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Paul Opposes Peter January 19, 2013

Posted by flashbuzzer in Books, Christianity.
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Here are my thoughts on Galatians 2:11-21.

Summary: Paul begins by telling the Galatians that when Peter arrived in Antioch, Paul openly withstood him due to his dissimulation. Now Peter had been eating with Gentile believers – but when Jews from James arrived, he abstained from eating with them as he did not want to offend the Jews. Other Jews, including Barnabas, followed Peter by consciously ignoring the truth.

Now when Paul saw that these believers, including Peter, had fallen from the truth of the Gospel, he criticized Peter for compelling the Gentiles to live like Jews.

Paul then states that those who are born Jews – unlike the Gentiles, who are without the law – know that they cannot be declared righteous by observing the entire law, but only by taking hold of Christ. Thus, believers have faith in Christ so that they can be made free; moreover, they know that observing the entire law cannot enable them to be declared righteous.

Paul poses the following rhetorical question: if believers seek freedom in Christ, yet they still belong to the law and are under the law, does that imply that Christ is a minister of sin? Clearly this is not the case, as Christ can only give righteousness and eternal life. In fact, if Paul had set up Moses’ kingdom again, he would have actually restored sin and death. Instead, grace has freed him from the law so that he can be holy. He has died with Christ to the law – and now he lives in that Christ is living in him; although he is physically alive, his true life stems from the Holy Spirit living in him, since Christ first loved him and died for him. Paul concludes by asserting that he does not reject God’s grace, for if anyone could be declared righteous by observing the entire law, the death of Christ would have been worthless.

Thoughts: This passage provides an account of a seminal moment in the history of the early church. Luther offers some insights on this point in his commentary on verse 12:

But Peter offended through hypocrisy and in this way had established that the law was necessary; and if Paul had not reproved him, Peter would have led both Gentiles and Jews to rebel against the truth of the Gospel, giving them an excuse to abandon Christ, despise grace, return to the Jewish religion, and bear all the burdens of the law. Thus we see what ruin may come from one person’s error if it is not clearly corrected in time. We must not trifle with this matter of justification; we have good reason to remind others of it often.

In some sense, I think the believers in Antioch at that time were blessed, since they witnessed Paul’s:

  • defense of the doctrine of justification by grace through faith alone
  • repudiation of the doctrine of justification by works alone.

I am definitely eager to meet these believers from Antioch in the next life and hear how they responded to Paul’s sharp rebuke of Peter in this case. Did they immediately reject the Judaizers in their midst, or did they engage in a prolonged struggle? Were they taken aback at the sight of two apostles at odds over the meaning of justification? Did any believers in Antioch renounce Christianity as a result of this dispute?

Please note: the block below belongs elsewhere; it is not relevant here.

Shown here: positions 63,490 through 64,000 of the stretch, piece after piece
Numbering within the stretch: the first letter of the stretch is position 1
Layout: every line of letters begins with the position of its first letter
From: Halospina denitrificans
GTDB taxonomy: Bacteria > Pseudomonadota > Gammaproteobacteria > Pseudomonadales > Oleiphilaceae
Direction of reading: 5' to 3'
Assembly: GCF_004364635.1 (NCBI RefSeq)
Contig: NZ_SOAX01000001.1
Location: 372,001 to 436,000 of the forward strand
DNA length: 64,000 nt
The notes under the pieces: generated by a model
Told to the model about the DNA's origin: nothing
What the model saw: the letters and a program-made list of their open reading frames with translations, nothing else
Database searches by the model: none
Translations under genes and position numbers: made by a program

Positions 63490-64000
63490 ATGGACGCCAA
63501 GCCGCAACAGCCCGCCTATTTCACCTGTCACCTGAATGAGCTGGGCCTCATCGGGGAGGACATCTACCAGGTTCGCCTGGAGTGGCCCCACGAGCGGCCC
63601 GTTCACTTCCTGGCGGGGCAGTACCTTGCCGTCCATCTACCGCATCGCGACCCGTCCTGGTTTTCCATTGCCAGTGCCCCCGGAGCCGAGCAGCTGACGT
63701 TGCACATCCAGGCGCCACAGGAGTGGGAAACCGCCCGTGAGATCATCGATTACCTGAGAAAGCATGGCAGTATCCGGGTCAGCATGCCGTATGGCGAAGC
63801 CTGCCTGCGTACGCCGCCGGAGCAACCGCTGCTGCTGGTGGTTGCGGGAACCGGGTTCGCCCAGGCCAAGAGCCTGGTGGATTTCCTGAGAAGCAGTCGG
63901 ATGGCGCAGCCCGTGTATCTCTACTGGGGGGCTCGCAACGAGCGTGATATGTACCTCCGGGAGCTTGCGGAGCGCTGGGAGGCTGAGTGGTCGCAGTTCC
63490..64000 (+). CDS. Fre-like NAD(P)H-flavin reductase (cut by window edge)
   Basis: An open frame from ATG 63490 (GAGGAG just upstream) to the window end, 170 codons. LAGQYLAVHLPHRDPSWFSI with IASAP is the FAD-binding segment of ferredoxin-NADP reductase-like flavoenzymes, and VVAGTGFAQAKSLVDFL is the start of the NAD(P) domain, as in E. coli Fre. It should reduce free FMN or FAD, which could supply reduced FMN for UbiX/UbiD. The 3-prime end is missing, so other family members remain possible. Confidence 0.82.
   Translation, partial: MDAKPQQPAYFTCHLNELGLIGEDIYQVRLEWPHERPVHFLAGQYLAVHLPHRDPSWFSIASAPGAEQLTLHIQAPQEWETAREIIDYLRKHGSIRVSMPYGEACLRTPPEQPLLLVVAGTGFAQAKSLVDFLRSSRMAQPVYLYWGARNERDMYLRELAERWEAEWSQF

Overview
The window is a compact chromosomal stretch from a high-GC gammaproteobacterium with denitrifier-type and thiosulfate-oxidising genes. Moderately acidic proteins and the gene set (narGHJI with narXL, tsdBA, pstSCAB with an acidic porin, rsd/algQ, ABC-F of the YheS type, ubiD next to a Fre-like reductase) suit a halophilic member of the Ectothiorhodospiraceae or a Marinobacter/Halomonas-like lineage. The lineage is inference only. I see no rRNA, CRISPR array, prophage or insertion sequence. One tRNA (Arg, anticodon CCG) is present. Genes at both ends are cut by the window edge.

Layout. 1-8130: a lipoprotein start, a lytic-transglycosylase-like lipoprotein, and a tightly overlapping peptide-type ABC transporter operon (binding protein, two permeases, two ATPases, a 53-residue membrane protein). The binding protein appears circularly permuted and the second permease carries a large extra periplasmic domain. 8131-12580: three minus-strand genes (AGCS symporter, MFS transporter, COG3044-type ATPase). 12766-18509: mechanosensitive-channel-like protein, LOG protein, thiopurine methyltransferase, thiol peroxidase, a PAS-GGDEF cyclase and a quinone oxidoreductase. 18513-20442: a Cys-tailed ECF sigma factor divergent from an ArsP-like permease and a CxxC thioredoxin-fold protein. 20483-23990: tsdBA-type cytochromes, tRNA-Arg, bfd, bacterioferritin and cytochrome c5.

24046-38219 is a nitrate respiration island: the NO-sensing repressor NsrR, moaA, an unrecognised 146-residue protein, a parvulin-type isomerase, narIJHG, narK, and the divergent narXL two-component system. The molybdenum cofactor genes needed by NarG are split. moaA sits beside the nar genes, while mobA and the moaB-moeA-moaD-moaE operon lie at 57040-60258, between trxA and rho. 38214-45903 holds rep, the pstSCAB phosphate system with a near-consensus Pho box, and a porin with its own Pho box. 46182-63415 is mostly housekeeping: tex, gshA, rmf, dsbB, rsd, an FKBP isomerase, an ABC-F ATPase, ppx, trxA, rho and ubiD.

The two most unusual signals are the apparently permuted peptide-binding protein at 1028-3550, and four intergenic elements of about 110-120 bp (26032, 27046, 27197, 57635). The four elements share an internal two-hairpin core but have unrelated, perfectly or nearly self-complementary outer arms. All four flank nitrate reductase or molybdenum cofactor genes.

This passage also contains an impassioned discussion of the true nature of justification and the struggle between faith and the law. Luther presents some intriguing thoughts on this point – in the form of a dialogue – in his commentary on verse 19:

Then, when the law accuses us and shows us our sins, our conscience soon says, “You have sinned.”

If we then take hold firmly of what Paul teaches here, we can answer, “I admit I have sinned.”

“Then God will punish you.”

“No, he will not do that.”

“Why? Doesn’t God’s law say he will?”

“I have nothing to do with that law.”

“Why is that?”

“Because I have another law that strikes this law dumb – that is, freedom.”

“What freedom is that?”

“The freedom of Christ, for by Christ I am utterly freed from the law. Therefore, the law that remains a law for the wicked is freedom for me and binds the law that wants to condemn me. In this way the law that wants to bind me and hold me captive is now firmly bound itself and is held captive by grace and liberty, which is now my law. It says to that accusing law, ‘You shall not hold this person bound and captive, for this person is mine, but I will hold you captive and bind your hands so that you do not hurt this person who now lives for Christ and is dead to you.'”

Reading this well-constructed dialogue between the sinful nature and the spiritual nature helped me see why Luther’s commentary has been widely praised. This exchange centers on Paul’s thought-provoking choice of words in this verse – namely, that grace is represented as “the law” that acts against the entire law. Perhaps Luther devised this dialogue based on the internal struggles that he endured after he triggered the Protestant Reformation. While Luther may have had some form of obsessive-compulsive disorder, my conjecture is that all Christians struggle with the meaning of justification to some extent. Thus, we can be grateful that Luther beautifully portrays this struggle along with a means for overcoming it.

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